I was standing behind a woman at the grocery store checkout a couple of days ago, patiently awaiting my turn, browsing the tabloid headlines and marveling at the variety of lip balms that are available to today’s consumers, when I happened to glance down at the products that were at that moment being zipped across the scanner and into the bags.
Mountain Dew. Cheetos. Ground beef (a ten-pound package). Wonder bread. Hot Pockets (six boxes). Hot dogs (four eight-packs). Microwaveable breakfast sandwiches. Little Debbie snack assortments. Potato chips. Frosted Flakes. Frozen pizza. An explosion of colors, textures and flavors that have never occurred in nature.
All told, a hundred and seventy dollars worth of groceries, with collectively less nutrition than a pound of pine bark.
I know, I know: nothing is less attractive than the self-professed “healthy eater” casting a judgmental eye over the habits of lesser mortals. But the fact remained that this obese woman barely in her thirties – panting and red-faced at the effort involved in simply unloading the cart past her equally obese children – was harming herself and her family. Not, presumably, because that was her intention, but simply because that was “how we do things” around her house.
Don’t get me wrong: I’ve been known to scarf down a bag of Ruffles – the big bag – all by myself, in the course of a ten-minute binge. I will eat old running shoes if they’ve been battered, deep-fried, and dipped in ranch dressing. But I try – sometimes even successfully – to balance my cravings with a little common sense. If I stray, it’s in a moment of weakness, or self-indulgence: it’s not because I don’t know better.
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A study of registered voters conducted a couple of decades ago showed that an overwhelming majority of those polled detested all elected officials – except for the ones they themselves had voted into office. Everyone wanted term limits, but only for the other guys. They wanted to throw the bums out, just not their bums. (In fact, during that election cycle, more than 90% of Congressional candidates running for reelection were returned to office.)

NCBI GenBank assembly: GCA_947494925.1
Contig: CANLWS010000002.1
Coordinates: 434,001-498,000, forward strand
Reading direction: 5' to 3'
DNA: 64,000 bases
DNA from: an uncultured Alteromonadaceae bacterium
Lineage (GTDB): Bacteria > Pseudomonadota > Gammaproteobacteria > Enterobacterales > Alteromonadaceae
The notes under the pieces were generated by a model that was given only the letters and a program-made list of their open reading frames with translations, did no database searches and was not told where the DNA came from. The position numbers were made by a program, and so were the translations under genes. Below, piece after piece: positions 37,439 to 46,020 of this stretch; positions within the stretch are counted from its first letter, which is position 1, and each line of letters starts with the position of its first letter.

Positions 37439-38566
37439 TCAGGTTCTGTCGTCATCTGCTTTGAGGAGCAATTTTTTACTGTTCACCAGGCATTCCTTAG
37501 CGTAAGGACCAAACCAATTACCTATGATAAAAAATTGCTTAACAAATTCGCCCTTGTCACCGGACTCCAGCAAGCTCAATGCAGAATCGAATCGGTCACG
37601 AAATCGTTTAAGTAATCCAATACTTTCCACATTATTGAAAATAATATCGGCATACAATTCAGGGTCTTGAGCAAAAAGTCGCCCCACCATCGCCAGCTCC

Likewise, we are appalled at the criminal excesses of cable news outlets, of radio talk shows, of internet commentators – “The Media” – but only those promoting viewpoints that we do not share. Our own champions are, of course, not like those other guys, and we suck greedily at the teat they offer – even when what they’re providing is not nutrition, but just the flavors and colors that we like best. It’s not healthy, it’s not giving us what we really need in order to make informed decisions about our lives, but it’s “how we do things” around our house.
Strangely enough, most of the dissatisfaction being directed against the evils of this serpent in our garden of Eden is coming to us through television, radio, newspapers, the internet – in other words, through information and entertainment media. The loudest voices proclaiming the sins of “The Media” are people whose careers have been built entirely within its fences, using its tools, and catering to its consumers. The serpent is now devouring its own tail.